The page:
What about pagans then? Check the dictionary – the meaning I am using is those who are not Jews, Christians or Muslims. This grab bag could contain all kinds of polytheists (many Gods), pantheists (nature worshippers), agnostics (not sure if there is a God and if there is not interested in them) and atheists (absolutely sure there is no God, no Creation, it all just happened). With those simple descriptions, I am sure I have offended someone but then – they still have a Boss, they just don’t know or acknowledge Him (try that with your Boss at work!).

Why would God leave them ignorant of himself? Why not just dazzle everyone with miracles until they have to believe?

Jesus taught his disciples in Luke 8 after they observed that many listeners did not understand his Parable of the sowers, when they saw it’s meaning.
Luke 8:10 “And He said, “ To you it has been given to know the mysteries of the kingdom of God, but to the rest it is given in parables, that ‘Seeing they may not see, And hearing they may not understand”

In God’s plan He chose a people, not because they were better, but because they were His (just like we choose our kids, hey!)

Unfortunately, lots of people think Christian’s are arrogant because they know the Boss, because He knows them. Instead of being resentful, maybe they should consider whether the Boss knows them too?

If you have read this far – congratulations! Please feel free to give me some feedback or ask questions. As a bonus (to myself an indulgence) another picture and caption.

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Dohány Street Synagogue pictured here is the second largest in the world. It is a beautiful building and the young man who showed it to us was passionate to explain how it was used in the worship of God. It holds 3000 people but there are now only 200 families attending. Before WW2 there were more than a million Jews living in Hungary, mostly in Budapest. SIx hundred thousand were killed, executed or starved during the conflict because they were Jewish. There are 3,500 bodies buried in mass graves in the garden outside, executed as the Red Army approached to liberate the city from the Germans

Sometimes loving the Boss doesn’t make you popular.

Christian Liberty in Historic Germany

The interruption to our cruise caused by flood damaged Locks required a ship change involving a couple of hours on a coach so we were offered a tour of the preserved, walled mediaeval city of Rothenburg ob der Tauber as a bonus.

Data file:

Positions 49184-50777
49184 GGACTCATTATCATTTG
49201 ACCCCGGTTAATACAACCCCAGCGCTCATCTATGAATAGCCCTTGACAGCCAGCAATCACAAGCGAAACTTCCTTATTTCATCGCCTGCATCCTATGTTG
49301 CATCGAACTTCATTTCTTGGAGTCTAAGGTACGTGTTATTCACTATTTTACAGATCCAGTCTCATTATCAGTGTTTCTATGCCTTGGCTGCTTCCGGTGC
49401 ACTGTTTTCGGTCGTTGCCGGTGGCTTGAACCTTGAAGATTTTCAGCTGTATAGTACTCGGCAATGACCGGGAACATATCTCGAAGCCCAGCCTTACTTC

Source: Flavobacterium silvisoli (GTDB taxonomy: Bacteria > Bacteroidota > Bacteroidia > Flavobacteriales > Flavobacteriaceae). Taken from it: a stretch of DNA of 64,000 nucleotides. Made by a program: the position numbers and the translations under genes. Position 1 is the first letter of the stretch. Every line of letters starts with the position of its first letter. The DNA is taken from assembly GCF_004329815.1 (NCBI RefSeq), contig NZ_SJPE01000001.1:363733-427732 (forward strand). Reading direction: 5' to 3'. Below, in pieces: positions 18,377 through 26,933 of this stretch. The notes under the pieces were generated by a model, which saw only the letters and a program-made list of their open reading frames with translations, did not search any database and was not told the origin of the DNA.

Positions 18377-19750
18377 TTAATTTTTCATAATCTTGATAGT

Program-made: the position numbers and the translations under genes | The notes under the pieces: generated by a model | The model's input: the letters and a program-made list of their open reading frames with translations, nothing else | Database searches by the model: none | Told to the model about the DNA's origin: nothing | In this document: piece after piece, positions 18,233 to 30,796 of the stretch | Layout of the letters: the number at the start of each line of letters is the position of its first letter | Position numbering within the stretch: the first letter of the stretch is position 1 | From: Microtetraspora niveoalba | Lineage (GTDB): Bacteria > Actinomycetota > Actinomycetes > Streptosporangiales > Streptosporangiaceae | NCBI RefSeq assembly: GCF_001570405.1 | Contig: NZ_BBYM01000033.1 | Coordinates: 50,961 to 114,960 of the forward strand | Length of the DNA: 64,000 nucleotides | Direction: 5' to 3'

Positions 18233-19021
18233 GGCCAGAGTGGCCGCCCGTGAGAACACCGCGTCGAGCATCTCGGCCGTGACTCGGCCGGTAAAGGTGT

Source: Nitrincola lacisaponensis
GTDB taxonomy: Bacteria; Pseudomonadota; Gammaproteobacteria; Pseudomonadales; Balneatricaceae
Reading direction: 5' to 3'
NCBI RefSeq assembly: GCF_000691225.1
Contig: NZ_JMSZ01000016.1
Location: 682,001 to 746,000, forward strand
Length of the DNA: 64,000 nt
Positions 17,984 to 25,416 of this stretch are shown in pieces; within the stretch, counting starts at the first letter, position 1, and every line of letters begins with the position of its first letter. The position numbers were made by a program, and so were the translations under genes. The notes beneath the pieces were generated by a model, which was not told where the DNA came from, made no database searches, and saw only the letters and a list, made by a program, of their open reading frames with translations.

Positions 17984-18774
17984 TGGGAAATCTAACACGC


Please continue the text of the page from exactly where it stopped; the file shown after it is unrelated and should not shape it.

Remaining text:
It is an amazing city. We agreed we would love to stay a couple of days just looking around. It remains fully walled, 500 years after the introduction of explosives and artillery caused most cities to demolish such fortifications. Shops proudly identify that they were established in the 12th Century!

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A high, hilltop position, thick high walls, towers and positions to fire down on your attackers, helped keep towns safe before the arrival of the artillery

It was visiting the Lutheran Church of St James that made me think about what Christian Liberty means … And costs.

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The Church of St James (Jakob) is more than 700 years old. For 200 years it was Roman Catholic. For 500 years it has been Lutheran. Why the change?

When Martin Luther published his theses against the sale of indulgences in 1517 and refused to backdown to the Popes authority at the Diet at Wirms in 1521 he was proclaiming his liberty as a Christian to interpret God’s Word. What followed was The Thirty Year War. This outcome cannot be blamed on Luther. There were similar social, political factors at work here that later produced revolutions in France, England and America without the religious overtones. Nonetheless, Luther’s stand for liberty against religious corruption and abuse of power was the trigger that resulted in enormous bloodshed and social division in the waring Princedoms that made up what we now call Germany. After 30 years, war, disease and forcible migration had reduced the population by 30 to 60%.

A suitable solution was found With Germanic efficiency in “religious freedom” – but not in the individual sense that Luther saw it.

The Peace of Westaphalia, signed between May and October 1648, ,, involved the Holy Roman Emperor, Ferdinand III, of the House of Habsburg, the Kingdom of Spain, the Kingdom of France, the Swedish Empire, the Dutch Republic, the Princes of the Holy Roman Empire, and sovereigns of the free imperial cities. Rottenburg was one of these.

These treaties initiated a new system of political order in central Europe, later called Westphalian sovereignty, based upon the concept of a sovereign state governed by a sovereign and establishing a prejudice in international affairs against interference in another nation’s domestic business. The treaty not only signaled the end of the perennial, destructive wars that had ravaged Europe, it also represented the triumph of sovereignty over empire, of national rule over the personal writ of the Habsburgs. The treaties’ regulations became integral to the constitutional law of the Holy Roman Empire, and stood as a precursor to later large international treaties and thereby the development of international law in general.

The main outcomes affecting religion were: